Since matching the texture is not something you're experienced with, you might be better off skim-coating and either finishing smooth or with a consistent, new texture (more forgiving -- smooth coating a ceiling does require skill). It's like painting 1/4 of a wall. You're better off doing the whole wall. I probably wouldn't suggest it for a huge area, but most bathrooms aren't so huge.

    I like it slightly better than adding additional drywall and a lot better than tearing perfectly good stuff away (ceiling load and general material waste). If you add a layer of 1/4" drywall, glue it up -- don't rely solely on nails/screws as it will sag on the ceiling. Either way, you're not talking big $$, but the skim-coat is probably cheaper.

    The main caveat would be if the texture is peeling or falling off. Just another idea...
  11. statjunk

    statjunk DIY Senior Member

    Messages:
    542
    Talk to any drywaller and they will tell you that skim coating over a textured surface is a no-no. It's tough. They would 9 out of 10 times want to scrape it down first then skim or lay new sheet over it.

    Tom
  12. GabeS

    GabeS Remodel Contractor

    Messages:
    294
    Location:
    Brooklyn NY
    Skimming over textured surface is a piece of cake. I don't see any reason why it's a no no. I've done it a million times. The rough surface allows the compound to stick better. Just make sure the original texture is bonded well. Scrape out any loose texture. If you want a super strong bond the use plaster weld bonding agent. I don't think it's necessary though.
  13. statjunk

    statjunk DIY Senior Member

    Messages:
    542
    I have never had a drywaller want to skim over textured surface. Is it possible? Yes. But I can see the difficulty with putting on a nice smooth coat.

    Tom
  14. GabeS

    GabeS Remodel Contractor

    Messages:
    294
    Location:
    Brooklyn NY
    It's really not that difficult. If its a really deep stucco like finish, it may need to be scraped down a bit, but you would need to scrape a deep finish down even if you were drywalling.

    It's more work to drywall. Because you still have to finish the seams. I could have the bathroom ceiling skimmed and primed in a couple of hours to a perfect finish.
  15. SeattleSoxFan

    SeattleSoxFan In the Trades

    Messages:
    36
    When hiring a professional the $$ equation changes, and most pros are wary of smooth coat finishes because clients can be quite picky. Smooth coat is marked up quite a bit more than other finishes. Skim coating is considered a high-end finish. High-end generally equals high cost whether or not it's more work. When doing it yourself you are often already greatly discounting (and usually ignoring) your wages :) Otherwise you probably would be hiring it out... Though I agree skimcoating to smooth takes a lot of skill. Skim coating to close-to-smooth then texturing is far less exacting.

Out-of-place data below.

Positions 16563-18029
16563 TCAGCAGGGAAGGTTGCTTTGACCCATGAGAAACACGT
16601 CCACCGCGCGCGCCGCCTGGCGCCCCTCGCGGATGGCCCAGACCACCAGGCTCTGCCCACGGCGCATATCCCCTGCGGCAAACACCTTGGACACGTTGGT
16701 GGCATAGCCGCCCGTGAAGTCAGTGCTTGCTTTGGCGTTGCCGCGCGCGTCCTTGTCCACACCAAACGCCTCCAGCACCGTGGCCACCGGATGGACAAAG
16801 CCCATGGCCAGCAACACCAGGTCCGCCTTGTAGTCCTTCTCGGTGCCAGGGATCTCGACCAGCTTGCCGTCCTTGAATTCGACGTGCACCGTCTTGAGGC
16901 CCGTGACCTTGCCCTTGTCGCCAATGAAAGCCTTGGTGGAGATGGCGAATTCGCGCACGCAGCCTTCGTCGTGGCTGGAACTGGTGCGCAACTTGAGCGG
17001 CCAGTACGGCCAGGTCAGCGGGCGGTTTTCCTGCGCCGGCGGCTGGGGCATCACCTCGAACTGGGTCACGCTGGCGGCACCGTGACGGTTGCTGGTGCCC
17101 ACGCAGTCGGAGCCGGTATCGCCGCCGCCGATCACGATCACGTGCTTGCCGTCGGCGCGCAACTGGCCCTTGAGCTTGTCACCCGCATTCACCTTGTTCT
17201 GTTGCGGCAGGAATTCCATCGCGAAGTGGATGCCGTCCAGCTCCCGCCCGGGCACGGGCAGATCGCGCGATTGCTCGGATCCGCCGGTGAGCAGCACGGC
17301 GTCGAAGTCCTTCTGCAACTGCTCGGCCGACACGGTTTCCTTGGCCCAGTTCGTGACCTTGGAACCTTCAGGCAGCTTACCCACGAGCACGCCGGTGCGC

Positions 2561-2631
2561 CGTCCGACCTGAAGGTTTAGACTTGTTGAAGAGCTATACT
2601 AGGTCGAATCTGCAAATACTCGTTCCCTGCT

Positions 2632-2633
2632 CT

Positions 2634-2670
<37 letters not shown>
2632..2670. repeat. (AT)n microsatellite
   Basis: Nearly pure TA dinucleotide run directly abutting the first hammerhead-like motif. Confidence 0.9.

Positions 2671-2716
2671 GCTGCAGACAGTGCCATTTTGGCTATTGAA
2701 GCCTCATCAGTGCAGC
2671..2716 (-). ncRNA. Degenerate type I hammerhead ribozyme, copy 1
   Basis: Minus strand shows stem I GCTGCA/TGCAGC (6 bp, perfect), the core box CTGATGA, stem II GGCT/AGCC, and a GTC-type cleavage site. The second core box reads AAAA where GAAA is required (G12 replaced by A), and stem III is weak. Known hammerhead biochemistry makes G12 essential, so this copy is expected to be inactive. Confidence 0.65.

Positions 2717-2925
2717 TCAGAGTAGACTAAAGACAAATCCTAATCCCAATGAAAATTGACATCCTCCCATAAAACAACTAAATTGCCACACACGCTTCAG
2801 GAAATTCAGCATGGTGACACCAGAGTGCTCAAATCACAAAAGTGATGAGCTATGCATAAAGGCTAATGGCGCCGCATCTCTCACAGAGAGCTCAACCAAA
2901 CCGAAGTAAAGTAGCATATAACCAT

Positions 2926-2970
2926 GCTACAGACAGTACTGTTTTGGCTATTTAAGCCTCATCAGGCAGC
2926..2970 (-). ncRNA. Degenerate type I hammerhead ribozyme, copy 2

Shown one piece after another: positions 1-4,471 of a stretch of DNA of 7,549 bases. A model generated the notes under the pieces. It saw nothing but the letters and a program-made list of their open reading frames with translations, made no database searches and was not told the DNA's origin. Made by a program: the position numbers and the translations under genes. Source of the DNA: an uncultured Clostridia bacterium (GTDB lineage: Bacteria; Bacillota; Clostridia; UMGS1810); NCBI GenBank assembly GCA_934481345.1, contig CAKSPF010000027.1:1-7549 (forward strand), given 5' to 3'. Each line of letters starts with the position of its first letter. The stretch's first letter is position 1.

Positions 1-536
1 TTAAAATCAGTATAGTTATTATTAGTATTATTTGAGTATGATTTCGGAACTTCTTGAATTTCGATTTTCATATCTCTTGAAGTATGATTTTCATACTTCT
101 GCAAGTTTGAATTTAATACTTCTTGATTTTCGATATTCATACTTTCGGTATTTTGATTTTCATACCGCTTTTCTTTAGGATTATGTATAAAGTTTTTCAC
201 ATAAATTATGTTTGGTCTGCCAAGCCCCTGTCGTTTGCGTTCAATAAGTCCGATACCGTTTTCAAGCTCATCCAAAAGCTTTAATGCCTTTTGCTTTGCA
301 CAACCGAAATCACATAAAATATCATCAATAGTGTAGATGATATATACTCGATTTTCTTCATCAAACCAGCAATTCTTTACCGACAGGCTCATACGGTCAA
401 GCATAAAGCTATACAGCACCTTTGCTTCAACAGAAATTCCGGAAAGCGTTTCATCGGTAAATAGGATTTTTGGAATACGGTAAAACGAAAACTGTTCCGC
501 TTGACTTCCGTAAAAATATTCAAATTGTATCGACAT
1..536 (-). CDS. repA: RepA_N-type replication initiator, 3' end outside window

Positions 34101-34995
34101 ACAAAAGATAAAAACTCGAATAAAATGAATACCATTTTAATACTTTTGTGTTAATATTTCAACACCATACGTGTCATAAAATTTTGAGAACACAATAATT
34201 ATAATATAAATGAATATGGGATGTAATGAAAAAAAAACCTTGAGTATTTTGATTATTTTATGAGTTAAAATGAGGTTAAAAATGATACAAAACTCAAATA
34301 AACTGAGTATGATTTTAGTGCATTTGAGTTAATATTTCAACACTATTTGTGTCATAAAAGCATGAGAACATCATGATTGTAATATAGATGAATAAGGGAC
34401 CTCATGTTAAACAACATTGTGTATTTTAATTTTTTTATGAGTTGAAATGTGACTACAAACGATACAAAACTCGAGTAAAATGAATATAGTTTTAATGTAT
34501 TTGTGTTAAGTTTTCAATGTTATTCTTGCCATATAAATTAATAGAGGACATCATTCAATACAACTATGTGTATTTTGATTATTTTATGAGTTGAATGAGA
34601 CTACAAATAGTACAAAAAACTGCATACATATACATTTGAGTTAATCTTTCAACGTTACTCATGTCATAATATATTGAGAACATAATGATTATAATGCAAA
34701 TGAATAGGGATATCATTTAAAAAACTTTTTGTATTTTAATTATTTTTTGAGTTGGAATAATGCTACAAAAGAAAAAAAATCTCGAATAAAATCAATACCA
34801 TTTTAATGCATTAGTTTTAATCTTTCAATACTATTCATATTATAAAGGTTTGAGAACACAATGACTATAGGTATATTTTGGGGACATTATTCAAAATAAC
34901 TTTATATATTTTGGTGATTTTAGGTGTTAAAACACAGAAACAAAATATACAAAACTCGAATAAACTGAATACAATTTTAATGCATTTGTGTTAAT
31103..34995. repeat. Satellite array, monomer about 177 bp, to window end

I've skim-coated plaster walls with stripped wallpapered many times and the surface area is far larger than a bathroom ceiling. It's really not that tough. Probably takes two coats to perfect though. First coat is rough, building up the level without going too high. Light sand then a final smooth coat. Drying time excluded this is probably only 3-4 hours total effort for the ceiling. And then cleaning the dust takes 4-5 times that ;)

    BTW: the difficulty of smooth coat is true and the high costs from pros are warranted... You can have a surface that's blemish free (i.e. "smooth" to the touch), but when you put a light at different angles (like the sun so often does) on a smooth, but not flat, surface you'll see the different planes clearly. If you texture it the reflections are more dispersed and it's quite hard to see. Often, you can just use a nappy roller and flat paint to "texture" a well-done job (even if not "smooth coat" worthy).
  16. augusta

    augusta New Member

    Messages:
    97
    Location:
    Augusta GA
    Daniel:

    Here is a good free resource - has a short video too http://www.drywallschool.com/mud.htm

    Make sure you know the different types of mud. I wouldn't use the same type for all coats. You may get away with it on the ceiling since it's textured, but you're going to need the fine mud for your finish coat on the wall (Home Depot sells it premixed in a bag inside a box).

    If it's your first time, I'd practice on some scrap drywall. Just screw it to some scrap wood and give it a go. My first few jobs were pretty comical. Several dozen jobs later, you'd never notice a wall or ceiling was patched after I'm done with it.

    Hope that helps.
  17. GabeS

    GabeS Remodel Contractor

    Messages:
    294
    Location:
    Brooklyn NY
    After I'm done with the final coat and before I prime, I take a cordless light and hold it against the wall and turn it sideways so that the light travels down the length of the wall. With 120 grit sandpaper in the other hand I do a once over really quickly to get any leftover imperfections.

    That's the best you can get it. There's always going to be some minor imperfections no matter how good you are. Just depends on how far you want to go.

    Like I said, if you drywall the ceiling, you STILL have to compound it. It's more work to drywall. Skimming the walls should not be expensive at all. A single person painter will charge a day's labor, get it done and be gone leaving the painting for you.

    You can dramatically increase the drying time by mixing plaster of paris in the compound in the first and second coat. It makes the finish job stronger and more scratch proof. Though it will be more difficult to sand. The last coat should be so thin that it should dry very fast after application. I mix the compound with a little water for the last coat and use a 12" knife. An option to dry sanding the last coat is wet sanding. It's so thin that you could just take a stiff sponge, dip it, and smooth it out.

    Obviously, you won't be able to skim walls to an acceptable finish without a lot of experience doing it. Have fun.
  18. frenchie

    frenchie Jack of all trades

    That's because most drywallers don't know how to skimcoat.

    In terms of skills, the entry bar is lower for drywallers than any other trade (except maybe painters)... "Pro" often isn't saying a lot.

    Talk to a plasterer, you'll get a different answer.
    Last edited: Mar 14, 2009